By Allison VanNest of Grammarly.com
February is the shortest month, but it can feel like it lasts forever—just ask Bill Murray’s character in Groundhog Day.
When it comes to sentence length, there are some writers who swear by short, straightforward sentences.
Others—including this writer—tend to ramble, enjoying the intricacies of the English language.
So which way is better?
As with almost every grammar question, the answer is that it depends.
Sentences of varied length and construction contribute to the rhythm and flow of your writing. As in musical compositions, short, staccato sentences indicate a sense of urgency, power, or directness. Long, meandering sentences are often more lyrical and force the reader to slow down. Compare the prose of Ernest Hemingway, which is often bare bones, to Henry James or William Faulkner, whose sentences are the grammatical equivalent of wandering through a hedge maze.
The choice of sentence structure and length reinforces the style and content of these famous writers’ work. You can achieve the same effect by being more aware of the rhythms of your writing. The Purdue Online Writing Lab, one of the best resources for writers on the web, cautions against falling into a syntactical rut. “Several sentences of the same length can make for bland writing. To enliven paragraphs, write sentences of different lengths. This will also allow for effective emphasis.”
The sweet spot
In order to find the sweet spot for sentence length, you’ll need to consider the audience, the medium, and the subject.
Blog posts and newspaper articles are both likely to be skimmed by readers in a hurry, so shorter sentences are best. According to Writer’s Digest, Hemingway’s distinct style was influenced by his early career as a newspaper reporter. He “wrote sentences that were straightforward and clear so that readers could understand the points he made even if they were skimming quickly through his articles.”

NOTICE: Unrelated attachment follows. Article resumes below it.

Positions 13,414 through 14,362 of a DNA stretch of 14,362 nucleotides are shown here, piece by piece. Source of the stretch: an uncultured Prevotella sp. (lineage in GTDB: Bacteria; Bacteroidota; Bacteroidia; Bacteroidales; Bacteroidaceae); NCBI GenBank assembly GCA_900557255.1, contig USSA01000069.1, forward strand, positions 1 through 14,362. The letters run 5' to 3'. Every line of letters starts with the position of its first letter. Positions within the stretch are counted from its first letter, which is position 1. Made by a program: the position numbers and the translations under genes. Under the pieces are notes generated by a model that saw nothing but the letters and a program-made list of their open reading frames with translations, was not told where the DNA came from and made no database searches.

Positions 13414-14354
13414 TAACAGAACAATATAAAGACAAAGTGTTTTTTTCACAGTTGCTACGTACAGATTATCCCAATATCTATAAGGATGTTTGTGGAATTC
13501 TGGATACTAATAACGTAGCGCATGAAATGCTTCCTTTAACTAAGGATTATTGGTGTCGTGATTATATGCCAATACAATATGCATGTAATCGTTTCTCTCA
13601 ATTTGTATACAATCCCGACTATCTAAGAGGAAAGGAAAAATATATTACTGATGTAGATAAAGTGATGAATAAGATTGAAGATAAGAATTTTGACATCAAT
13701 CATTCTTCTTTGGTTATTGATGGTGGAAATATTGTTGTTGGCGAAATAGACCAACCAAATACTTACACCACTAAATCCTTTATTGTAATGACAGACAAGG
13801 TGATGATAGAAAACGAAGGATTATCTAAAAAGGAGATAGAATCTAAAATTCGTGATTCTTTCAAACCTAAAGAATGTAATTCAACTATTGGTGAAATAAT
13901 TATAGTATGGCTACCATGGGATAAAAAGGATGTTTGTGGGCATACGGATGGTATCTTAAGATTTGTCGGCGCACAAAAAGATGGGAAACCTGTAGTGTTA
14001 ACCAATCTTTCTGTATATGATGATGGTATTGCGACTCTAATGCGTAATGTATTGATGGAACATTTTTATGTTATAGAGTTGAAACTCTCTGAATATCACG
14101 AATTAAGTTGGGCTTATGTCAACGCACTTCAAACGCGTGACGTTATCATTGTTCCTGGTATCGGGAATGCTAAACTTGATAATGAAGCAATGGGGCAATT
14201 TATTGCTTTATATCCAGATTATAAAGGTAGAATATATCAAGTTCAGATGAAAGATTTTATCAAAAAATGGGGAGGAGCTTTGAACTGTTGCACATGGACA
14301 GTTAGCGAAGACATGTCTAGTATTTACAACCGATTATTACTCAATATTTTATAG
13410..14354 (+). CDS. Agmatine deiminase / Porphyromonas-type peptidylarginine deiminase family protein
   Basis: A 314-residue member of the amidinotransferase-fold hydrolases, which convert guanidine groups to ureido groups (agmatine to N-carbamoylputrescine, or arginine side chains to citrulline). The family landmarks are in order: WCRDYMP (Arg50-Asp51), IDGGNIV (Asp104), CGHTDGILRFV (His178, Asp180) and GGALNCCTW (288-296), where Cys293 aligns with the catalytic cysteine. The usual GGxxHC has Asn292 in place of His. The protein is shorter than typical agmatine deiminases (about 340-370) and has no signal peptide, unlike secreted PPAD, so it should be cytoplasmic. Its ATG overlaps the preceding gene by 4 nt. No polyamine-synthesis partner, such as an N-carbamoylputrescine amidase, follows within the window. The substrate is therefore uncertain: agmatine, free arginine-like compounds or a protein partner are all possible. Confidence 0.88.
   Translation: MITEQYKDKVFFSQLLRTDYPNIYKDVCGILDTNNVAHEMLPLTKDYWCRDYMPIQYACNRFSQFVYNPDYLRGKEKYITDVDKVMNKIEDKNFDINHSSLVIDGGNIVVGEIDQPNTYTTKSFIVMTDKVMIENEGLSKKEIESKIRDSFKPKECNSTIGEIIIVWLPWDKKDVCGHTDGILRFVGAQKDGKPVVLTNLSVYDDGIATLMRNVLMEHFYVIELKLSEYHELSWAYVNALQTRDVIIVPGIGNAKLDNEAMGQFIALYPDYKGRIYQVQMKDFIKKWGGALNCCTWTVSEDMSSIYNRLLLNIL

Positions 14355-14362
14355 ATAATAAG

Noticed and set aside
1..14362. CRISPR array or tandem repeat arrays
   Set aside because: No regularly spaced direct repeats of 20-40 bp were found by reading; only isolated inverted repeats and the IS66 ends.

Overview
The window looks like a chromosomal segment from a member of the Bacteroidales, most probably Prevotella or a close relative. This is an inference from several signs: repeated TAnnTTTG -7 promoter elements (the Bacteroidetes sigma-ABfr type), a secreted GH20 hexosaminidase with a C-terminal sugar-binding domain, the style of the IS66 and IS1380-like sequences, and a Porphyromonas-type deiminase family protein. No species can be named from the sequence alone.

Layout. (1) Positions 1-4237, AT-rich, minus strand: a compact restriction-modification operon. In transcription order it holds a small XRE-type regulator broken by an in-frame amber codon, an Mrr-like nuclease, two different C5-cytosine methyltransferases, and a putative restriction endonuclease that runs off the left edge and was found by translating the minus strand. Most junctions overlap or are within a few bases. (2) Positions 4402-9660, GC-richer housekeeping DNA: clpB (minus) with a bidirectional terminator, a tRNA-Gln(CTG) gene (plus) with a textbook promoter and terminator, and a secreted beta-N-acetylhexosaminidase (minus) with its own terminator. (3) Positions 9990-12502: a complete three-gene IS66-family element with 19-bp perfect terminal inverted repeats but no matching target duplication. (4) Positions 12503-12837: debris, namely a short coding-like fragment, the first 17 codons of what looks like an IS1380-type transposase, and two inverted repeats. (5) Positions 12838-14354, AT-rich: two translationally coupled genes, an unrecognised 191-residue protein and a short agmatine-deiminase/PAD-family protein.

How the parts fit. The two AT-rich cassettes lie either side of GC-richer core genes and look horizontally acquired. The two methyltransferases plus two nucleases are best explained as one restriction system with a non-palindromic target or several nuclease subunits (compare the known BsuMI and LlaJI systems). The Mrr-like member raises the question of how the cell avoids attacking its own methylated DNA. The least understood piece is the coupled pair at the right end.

Readers of blogs and newspapers (or their online equivalent) are typically in search of something specific, including:
- A concise report of a news story or event
- A straightforward answer to a question
- A clear set of instructions to perform a task
- A quick laugh or heartwarming picture
In its most extreme form, sites like Buzzfeed reduce information into easily skimmed lists punctuated by pop culture GIFs. Shorter words, sentences, paragraphs, and posts are ideal for online media.Memoir and long-form journalism, on the other hand, are meant to be read more in a more leisurely way, and longer sentences encourage readers to slow down. Malcolm Gladwell, one of the best known long-form journalists, writes long, complex sentences to express his thoughts. In a piece from The New Yorker, he wrote:
In the years that followed, an entire field within psychology grew up devoted to elaborating on Simon and Chase’s observation—and researchers, time and again, reached the same conclusion: it takes a lot of practice to be good at complex tasks.
For those of you playing at home, that sentence contains an introductory prepositional phrase, a dash, an aside set off by commas, and a colon.
In fiction writing, sentence length depends on the tone of the piece. A passage describing a beautiful landscape might contain more baroque sentences, while a tense chase scene would be written in short, choppy sentences to speed up the pace and create more tension.
In Strunk and White’s classic The Elements of Style, writers are encouraged to use clear, concise language. However, Strunk and White also caution against writing too many cookie-cutter sentences in a row:
If the writer finds that he has written a series of loose sentences, he should recast enough of them to remove the monotony, replacing them with simple sentences, by sentences of two clauses joined by a semicolon, by periodic sentences of two clauses, by sentences (loose or periodic) of three clauses— whichever best represent the real relations of the thought.
Ironically, Grammarly’s automated proofreader red flags the above quote for excessive wordiness.
Do you tend to write short sentences or long ones? Let us know in the comments!
About the Author: A self-proclaimed word nerd, Allison VanNest works with Grammarly to help perfect written English. Connect with Allie, the Grammarly team, and more than ONE MILLION Grammarly Facebook fans at www.facebook.com/grammarly.
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